Results: In total, 97.66% of the population consumed at least 5 g of salt per day. In addition, in 41.20% of the population, the level of salt intake was at least two times higher than the level recommended by the WHO for adults. The mean of salt intake among Iranian population was 9.52 g/day (95% confidence interval: 9.48-9.56).

Conclusion: The study showed that the consumption of salt among the Iranian population is higher than the level recommended by WHO. To reduce salt intake, it is necessary to adopt a combination of nationwide policies such as food reformulation and food labelling.
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http://dx.doi.org/10.1097/HJH.0000000000001836DOI Listing
December 2018

Baseline High-Sensitivity C-Reactive Protein Predicts Macrovascular and Microvascular Complications of Type 2 Diabetes: A Population-Based Study.

Ann Nutr Metab 2018 25;72(4):287-295. Epub 2018 Apr 25.

Endocrinology and Metabolism Research Center (EMRC), Vali-Asr Hospital, School of Medicine, Tehran University of Medical Sciences, Tehran, Iran.

Background/aims: This prospective study is aimed at examining the predictive value of high-sensitivity C-reactive protein (hs-CRP) for coronary heart disease (CHD) events and microvascular complications of type 2 diabetes mellitus (T2DM).

Methods: A population-based study (NCT02958579) was conducted on 1,301 participants with T2DM (mean follow-up of 7.5 years). Risk assessment for vascular events was done at baseline, and serum hs-CRP was measured. End points of this study include CHD events, diabetic retinopathy, neuropathy, and diabetic kidney disease. Individuals with unavailable data or hs-CRP >20 mg/L were excluded. The discrimination and reclassification improvement of study end points were tested after addition of hs-CRP to traditional risk factors.

Results: Median serum hs-CRP was 2.00 ranging from 0.1 to 17 mg/L. Hazards ratio of each SD increment in baseline hs-CRP was 1.028 (1.024-1.032) for CHD, 1.025 (1.021-1.029) for diabetic neuropathy, 1.037 (1.030-1.043) for diabetic retinopathy, and 1.035 (1.027-1.043) for diabetic kidney disease. The addition of hs-CRP to traditional risk factors of vascular complications of T2DM improved discrimination of all end points (p < 0.001). Net reclassification improvement ranged from 8% for diabetic neuropathy to 31% for diabetic kidney disease (p < 0.05).

Conclusion: Baseline hs-CRP predicts both of CHD events and microvascular complications of patients with T2D.
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http://dx.doi.org/10.1159/000488537DOI Listing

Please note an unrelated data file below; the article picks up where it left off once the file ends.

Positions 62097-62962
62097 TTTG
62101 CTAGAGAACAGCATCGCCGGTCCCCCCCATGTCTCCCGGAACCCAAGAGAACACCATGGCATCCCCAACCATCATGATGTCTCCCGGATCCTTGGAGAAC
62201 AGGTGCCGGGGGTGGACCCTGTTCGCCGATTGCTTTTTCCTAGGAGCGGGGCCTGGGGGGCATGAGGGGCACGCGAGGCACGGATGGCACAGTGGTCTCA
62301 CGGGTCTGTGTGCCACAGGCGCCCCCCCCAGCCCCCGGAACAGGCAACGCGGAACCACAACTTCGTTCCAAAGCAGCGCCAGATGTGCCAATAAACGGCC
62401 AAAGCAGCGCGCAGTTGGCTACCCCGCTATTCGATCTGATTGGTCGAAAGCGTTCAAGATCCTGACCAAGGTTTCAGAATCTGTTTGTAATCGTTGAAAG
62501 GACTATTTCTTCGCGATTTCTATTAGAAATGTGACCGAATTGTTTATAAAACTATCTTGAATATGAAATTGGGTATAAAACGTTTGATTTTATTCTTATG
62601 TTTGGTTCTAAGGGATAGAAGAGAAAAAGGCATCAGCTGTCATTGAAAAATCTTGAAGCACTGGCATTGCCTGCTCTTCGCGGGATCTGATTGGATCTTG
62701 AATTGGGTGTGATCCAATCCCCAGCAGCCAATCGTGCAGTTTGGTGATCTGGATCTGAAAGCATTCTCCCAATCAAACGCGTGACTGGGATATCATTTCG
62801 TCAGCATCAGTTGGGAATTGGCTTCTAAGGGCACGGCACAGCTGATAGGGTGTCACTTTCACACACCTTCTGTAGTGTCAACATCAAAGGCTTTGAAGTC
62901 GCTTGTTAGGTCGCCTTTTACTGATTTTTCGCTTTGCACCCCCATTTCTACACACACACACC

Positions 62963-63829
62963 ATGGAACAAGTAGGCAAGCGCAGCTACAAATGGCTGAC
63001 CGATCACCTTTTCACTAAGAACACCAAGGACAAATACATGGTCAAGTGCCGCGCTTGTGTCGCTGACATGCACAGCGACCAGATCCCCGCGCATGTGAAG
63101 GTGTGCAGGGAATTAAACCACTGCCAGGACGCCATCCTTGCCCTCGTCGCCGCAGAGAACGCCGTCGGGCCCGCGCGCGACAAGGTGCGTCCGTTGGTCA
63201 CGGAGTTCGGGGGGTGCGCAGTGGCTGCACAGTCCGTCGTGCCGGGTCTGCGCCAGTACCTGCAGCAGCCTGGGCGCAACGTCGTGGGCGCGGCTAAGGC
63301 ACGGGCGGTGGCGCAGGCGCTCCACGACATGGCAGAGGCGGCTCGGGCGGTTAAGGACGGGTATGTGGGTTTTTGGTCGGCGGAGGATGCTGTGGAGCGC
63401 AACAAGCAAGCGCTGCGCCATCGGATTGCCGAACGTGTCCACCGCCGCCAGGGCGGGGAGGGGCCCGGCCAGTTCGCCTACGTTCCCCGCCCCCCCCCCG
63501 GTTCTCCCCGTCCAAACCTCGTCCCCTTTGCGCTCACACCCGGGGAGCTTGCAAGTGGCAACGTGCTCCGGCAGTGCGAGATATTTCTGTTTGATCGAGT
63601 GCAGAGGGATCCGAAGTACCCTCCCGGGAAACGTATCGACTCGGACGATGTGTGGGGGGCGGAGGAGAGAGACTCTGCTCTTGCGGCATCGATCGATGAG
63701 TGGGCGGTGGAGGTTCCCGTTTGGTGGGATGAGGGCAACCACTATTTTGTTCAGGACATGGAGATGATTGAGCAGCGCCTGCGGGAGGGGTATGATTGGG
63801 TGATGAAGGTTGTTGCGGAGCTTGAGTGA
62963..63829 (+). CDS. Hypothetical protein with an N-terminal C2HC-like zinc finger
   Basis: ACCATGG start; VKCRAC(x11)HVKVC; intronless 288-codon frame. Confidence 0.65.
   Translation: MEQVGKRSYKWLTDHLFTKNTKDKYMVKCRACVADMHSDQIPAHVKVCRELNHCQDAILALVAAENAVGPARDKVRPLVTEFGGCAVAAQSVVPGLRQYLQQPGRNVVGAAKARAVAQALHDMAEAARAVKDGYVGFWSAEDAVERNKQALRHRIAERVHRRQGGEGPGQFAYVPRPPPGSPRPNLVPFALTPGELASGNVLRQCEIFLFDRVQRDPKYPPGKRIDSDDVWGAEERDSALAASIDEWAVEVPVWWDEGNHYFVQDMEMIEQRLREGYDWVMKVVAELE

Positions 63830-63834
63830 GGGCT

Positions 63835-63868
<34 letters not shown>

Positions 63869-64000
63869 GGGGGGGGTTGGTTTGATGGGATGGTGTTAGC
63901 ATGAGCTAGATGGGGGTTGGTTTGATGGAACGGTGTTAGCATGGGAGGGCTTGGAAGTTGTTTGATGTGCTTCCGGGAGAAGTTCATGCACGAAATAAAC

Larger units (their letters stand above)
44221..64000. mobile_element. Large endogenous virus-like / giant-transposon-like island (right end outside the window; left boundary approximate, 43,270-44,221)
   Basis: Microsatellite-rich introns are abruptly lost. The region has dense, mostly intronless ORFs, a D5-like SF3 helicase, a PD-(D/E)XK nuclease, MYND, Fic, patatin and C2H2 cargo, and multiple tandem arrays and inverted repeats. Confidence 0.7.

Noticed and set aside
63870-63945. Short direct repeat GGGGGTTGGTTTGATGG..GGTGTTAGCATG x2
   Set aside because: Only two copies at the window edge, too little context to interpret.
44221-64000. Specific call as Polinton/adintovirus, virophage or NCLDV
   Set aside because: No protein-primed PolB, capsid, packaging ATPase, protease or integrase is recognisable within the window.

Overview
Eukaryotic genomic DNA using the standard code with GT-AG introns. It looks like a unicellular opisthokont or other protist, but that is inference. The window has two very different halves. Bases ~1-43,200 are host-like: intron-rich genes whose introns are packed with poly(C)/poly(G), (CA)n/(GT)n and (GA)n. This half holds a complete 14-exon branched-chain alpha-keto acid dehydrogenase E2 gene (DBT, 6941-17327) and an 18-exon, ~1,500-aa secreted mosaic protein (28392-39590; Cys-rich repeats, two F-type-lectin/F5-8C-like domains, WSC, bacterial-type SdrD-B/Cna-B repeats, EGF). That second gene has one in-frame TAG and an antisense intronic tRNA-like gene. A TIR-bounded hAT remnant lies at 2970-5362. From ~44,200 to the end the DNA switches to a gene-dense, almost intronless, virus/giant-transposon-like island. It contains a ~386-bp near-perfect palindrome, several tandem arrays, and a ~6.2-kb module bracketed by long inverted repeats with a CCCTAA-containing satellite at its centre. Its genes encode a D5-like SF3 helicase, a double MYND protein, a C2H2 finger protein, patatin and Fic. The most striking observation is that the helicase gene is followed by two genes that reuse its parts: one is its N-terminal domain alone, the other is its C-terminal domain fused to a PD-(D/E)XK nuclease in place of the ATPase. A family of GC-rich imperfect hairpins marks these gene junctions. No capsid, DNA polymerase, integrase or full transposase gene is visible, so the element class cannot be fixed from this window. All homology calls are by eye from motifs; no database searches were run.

August 2019

Conflicting interactions of apolipoprotein A and high density lipoprotein cholesterol with microvascular complications of type 2 diabetes.

Diabetes Res Clin Pract 2017 Nov 1;133:131-141. Epub 2017 Sep 1.

Endocrinology and Metabolism Research Center (EMRC), Vali-Asr Hospital, School of Medicine, Tehran University of Medical Sciences, Tehran, Islamic Republic of Iran. Electronic address:

Aims: This study is amid at investigating the associations, and interactions of serum lipid biomarkers with microvascular complications of type 2 diabetes (T2D).

Methods: A nested case-control study was conducted within an ongoing prospective study on patients with T2D. Microvascular complications of T2D including diabetic neuropathy, diabetic retinopathy and diabetic nephropathy were investigated. A total of 444 cases with at least one of the microvascular complications of T2D and 439 age- and gender-matched controls free of any of the chronic microvascular complications of T2D were included. The associations and interactions of a panel of serum lipid biomarkers with the microvascular complications of T2D were investigated.

Results: Serum triglyceride had the strongest association with microvascular complications of T2D (crude model: β=0.632, P value=0.045). Each standard deviation increment in serum TG was associated with 3.7 times increased frequency of microvascular complications. Despite high density lipoprotein cholesterol (HDL-C), serum apolipoprotein A1 (Apo A1) was positively associated with the presence of diabetic neuropathy. Each standard deviation increment in serum ApoA1 was associated with increased frequency of diabetic neuropathy (OR, 1.2, 95% CI, (1.1-1.3), P value=0.006). The frequency of diabetic neuropathy was higher in 2nd and 3rd quartiles of serum Lp(a) compared to diabetic patients in the first quartile (OR, 5.52, 95% (1.17-25.8), P value=0.047).